1 year ago From kmbc.com
Proposal would divert funds to schools, limit data storage
If State Sen. Will Kraus gets his way, it could make it hard for Kansas City's camera system to continue. The city has already put enforcement of its red-light cameras on hold pending the results of a court challenge.
Drivers said they hope someone hits the brakes on the cameras for good.
"I think everybody, the first time they get one, feels a little bit violated," said driver Kathleen Jaros. "Like they have been tracked by Big Brother."
The cameras, which keep an electronic eye on some of Kansas City's most dangerous intersections, has some people seeing red.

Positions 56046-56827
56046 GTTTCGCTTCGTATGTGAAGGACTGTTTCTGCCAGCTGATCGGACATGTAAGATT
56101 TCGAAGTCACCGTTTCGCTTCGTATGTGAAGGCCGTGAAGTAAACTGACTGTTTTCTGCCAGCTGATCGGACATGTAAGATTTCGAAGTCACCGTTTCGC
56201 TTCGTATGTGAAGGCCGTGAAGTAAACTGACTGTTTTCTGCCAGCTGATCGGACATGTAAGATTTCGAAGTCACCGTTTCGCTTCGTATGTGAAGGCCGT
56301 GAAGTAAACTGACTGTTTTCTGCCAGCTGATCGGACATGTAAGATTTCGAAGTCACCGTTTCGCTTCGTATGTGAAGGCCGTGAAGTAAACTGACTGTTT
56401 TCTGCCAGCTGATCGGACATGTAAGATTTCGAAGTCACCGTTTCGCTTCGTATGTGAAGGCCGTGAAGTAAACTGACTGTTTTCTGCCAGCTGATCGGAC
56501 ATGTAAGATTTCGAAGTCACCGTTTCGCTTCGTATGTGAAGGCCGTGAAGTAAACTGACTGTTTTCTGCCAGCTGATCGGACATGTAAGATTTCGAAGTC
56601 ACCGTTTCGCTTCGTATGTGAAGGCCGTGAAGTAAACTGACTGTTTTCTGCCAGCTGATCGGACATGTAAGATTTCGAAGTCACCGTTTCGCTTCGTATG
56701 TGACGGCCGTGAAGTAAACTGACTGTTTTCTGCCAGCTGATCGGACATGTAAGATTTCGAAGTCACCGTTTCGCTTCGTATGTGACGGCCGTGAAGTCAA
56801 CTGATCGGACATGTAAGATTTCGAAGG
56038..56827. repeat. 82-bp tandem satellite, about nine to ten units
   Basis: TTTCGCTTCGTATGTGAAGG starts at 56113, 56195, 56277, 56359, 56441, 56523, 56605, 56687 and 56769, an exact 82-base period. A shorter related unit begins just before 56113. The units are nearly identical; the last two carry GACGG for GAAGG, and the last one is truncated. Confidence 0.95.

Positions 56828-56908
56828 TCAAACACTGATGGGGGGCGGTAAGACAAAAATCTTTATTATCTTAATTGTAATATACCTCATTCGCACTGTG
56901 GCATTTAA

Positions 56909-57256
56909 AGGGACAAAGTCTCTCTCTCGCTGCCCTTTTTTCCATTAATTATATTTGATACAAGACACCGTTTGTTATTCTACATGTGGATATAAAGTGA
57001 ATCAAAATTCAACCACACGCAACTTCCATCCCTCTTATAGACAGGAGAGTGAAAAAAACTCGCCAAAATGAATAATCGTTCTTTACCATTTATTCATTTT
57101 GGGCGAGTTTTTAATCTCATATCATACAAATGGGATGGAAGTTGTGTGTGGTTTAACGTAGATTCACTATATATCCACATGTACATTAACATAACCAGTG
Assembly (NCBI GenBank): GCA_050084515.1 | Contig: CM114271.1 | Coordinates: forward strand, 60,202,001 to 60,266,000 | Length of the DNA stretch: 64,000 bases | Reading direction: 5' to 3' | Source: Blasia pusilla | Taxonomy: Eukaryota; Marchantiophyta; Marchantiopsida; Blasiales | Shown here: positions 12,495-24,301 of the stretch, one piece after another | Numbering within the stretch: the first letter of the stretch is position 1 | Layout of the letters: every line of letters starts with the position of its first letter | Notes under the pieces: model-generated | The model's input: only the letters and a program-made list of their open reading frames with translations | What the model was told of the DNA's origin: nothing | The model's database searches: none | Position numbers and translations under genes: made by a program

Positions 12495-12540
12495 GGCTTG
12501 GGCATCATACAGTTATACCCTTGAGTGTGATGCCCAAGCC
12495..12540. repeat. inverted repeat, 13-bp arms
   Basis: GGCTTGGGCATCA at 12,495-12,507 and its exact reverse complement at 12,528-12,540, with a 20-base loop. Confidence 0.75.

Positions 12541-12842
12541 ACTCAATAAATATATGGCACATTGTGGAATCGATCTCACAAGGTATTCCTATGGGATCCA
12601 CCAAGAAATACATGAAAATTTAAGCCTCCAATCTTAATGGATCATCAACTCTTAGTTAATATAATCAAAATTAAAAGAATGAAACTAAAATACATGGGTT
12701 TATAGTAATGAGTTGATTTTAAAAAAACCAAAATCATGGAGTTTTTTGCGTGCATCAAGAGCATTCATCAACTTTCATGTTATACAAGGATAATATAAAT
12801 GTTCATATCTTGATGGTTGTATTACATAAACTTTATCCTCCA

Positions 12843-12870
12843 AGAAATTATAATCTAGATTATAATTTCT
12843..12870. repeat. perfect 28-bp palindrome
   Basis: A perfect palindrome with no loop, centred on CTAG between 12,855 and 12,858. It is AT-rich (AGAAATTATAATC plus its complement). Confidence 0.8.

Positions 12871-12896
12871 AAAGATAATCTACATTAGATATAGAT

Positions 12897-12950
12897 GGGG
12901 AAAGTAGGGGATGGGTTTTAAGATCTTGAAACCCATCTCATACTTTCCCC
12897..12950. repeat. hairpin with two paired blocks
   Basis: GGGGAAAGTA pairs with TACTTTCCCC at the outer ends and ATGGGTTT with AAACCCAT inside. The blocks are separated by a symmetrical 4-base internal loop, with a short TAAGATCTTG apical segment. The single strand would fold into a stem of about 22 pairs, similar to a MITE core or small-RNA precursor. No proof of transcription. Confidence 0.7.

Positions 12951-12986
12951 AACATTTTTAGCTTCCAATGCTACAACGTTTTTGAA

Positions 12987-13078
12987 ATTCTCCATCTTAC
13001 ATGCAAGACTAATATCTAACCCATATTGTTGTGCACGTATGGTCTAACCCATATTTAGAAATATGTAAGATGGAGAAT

Jaros said both times she was ticketed, she thought the lights were yellow.
"I think it's a money-making scheme, predominantly," she said. "I don't have a sense it makes the streets any safer."
Kraus has filed two bills for lawmakers in Jefferson City to consider. One would send any fines collected to local school districts and not city governments. He said automated traffic enforcement systems are an "untruthful revenue source."
His second bill allows cities to hold the data that the cameras collect for 30 days.